It was not the little striker's day. He missed the three chances that came his way, starting as early as the 12th minute, when a delightful touch by Nicolas Anelka sent him clear to be foiled by Richard Wright's block. Arsenal, already without their Cardiff goalscorer Fredrik Ljungberg, and further handicapped by the loss of Robert Pires after 20 minutes, then scored with their first opportunity seven minutes later. The outstanding Thierry Henry ubiquitous wolf rather than fox in the box yesterday spun away to play a one-two with Giovanni van Bronckhorst and cross for Bergkamp to glance in a rare headed goal.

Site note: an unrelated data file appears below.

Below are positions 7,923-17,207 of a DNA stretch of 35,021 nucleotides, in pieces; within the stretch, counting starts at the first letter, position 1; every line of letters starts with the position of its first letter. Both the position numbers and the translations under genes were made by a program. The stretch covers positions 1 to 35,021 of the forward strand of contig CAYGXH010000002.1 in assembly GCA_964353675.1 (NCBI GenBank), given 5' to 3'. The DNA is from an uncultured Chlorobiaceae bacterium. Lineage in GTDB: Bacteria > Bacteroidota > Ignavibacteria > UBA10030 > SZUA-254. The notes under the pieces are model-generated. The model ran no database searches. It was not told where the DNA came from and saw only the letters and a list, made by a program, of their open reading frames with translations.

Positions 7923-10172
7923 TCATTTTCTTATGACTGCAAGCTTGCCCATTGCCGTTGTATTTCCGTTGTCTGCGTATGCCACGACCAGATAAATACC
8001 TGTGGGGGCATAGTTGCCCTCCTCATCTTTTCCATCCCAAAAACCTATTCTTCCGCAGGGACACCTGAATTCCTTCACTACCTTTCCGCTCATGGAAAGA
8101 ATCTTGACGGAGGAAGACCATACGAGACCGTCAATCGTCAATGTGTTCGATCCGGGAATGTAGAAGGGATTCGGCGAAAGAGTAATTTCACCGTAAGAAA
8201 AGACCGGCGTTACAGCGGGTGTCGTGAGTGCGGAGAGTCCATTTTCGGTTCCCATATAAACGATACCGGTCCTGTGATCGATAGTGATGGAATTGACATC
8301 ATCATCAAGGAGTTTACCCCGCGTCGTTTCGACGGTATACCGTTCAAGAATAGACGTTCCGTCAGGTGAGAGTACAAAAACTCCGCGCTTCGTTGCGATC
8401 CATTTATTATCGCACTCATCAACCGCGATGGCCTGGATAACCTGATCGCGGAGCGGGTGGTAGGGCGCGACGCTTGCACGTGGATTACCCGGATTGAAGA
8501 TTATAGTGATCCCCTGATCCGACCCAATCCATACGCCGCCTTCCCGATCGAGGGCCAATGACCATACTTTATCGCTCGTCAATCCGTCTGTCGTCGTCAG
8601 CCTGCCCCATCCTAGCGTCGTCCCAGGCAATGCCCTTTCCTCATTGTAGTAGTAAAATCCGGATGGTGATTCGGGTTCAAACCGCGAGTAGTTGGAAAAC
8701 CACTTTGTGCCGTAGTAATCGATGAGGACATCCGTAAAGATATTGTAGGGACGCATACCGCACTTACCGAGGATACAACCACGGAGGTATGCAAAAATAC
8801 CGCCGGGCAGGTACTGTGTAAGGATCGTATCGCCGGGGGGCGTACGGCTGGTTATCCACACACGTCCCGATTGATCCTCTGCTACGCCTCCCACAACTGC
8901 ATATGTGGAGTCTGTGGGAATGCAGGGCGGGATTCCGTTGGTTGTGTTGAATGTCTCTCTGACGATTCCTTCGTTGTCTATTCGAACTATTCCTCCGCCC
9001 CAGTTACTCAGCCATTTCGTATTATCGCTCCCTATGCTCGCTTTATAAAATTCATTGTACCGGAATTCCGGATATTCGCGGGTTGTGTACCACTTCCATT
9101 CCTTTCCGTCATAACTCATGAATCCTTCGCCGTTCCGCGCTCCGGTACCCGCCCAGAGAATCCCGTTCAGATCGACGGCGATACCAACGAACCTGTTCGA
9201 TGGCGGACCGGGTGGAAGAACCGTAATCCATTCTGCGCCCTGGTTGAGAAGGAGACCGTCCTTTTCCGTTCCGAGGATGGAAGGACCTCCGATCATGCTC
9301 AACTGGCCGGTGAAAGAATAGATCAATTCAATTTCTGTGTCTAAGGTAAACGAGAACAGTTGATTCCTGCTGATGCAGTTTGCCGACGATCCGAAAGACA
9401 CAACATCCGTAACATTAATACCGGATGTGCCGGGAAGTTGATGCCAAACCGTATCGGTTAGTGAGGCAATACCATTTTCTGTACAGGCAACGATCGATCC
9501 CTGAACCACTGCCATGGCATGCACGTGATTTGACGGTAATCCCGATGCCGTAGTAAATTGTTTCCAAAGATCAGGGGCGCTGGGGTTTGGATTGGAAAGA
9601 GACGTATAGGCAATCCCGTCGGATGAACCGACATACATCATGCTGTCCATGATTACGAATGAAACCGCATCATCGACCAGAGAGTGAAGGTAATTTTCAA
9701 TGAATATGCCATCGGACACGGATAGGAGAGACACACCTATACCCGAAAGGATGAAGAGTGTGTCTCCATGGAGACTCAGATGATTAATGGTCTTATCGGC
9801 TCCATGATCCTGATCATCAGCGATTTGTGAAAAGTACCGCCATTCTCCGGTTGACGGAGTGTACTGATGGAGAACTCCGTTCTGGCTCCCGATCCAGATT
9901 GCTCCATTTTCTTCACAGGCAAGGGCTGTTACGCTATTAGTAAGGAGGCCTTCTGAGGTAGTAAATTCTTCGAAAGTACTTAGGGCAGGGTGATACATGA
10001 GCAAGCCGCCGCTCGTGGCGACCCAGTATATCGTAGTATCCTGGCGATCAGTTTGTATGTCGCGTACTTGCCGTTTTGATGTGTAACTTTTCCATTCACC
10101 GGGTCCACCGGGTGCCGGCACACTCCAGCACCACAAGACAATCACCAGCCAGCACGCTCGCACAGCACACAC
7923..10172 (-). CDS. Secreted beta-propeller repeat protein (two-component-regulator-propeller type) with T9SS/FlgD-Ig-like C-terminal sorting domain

Within a minute Anelka drove a snap-shot against the angle of post and bar, but he was suffering from a bang to the collar-bone and, to the delight of his former fans, had to be replaced at half-time by Jari Litmanen.
Arsenal's unusual formation, with Bergkamp dropping off deep and Wiltord staying wide, began to cause greater problems and three good efforts by Henry early in the second half required saving tackles by Stéphane Henchoz and then a goal-line clearance by Carragher, who had almost turned the ball into his own net.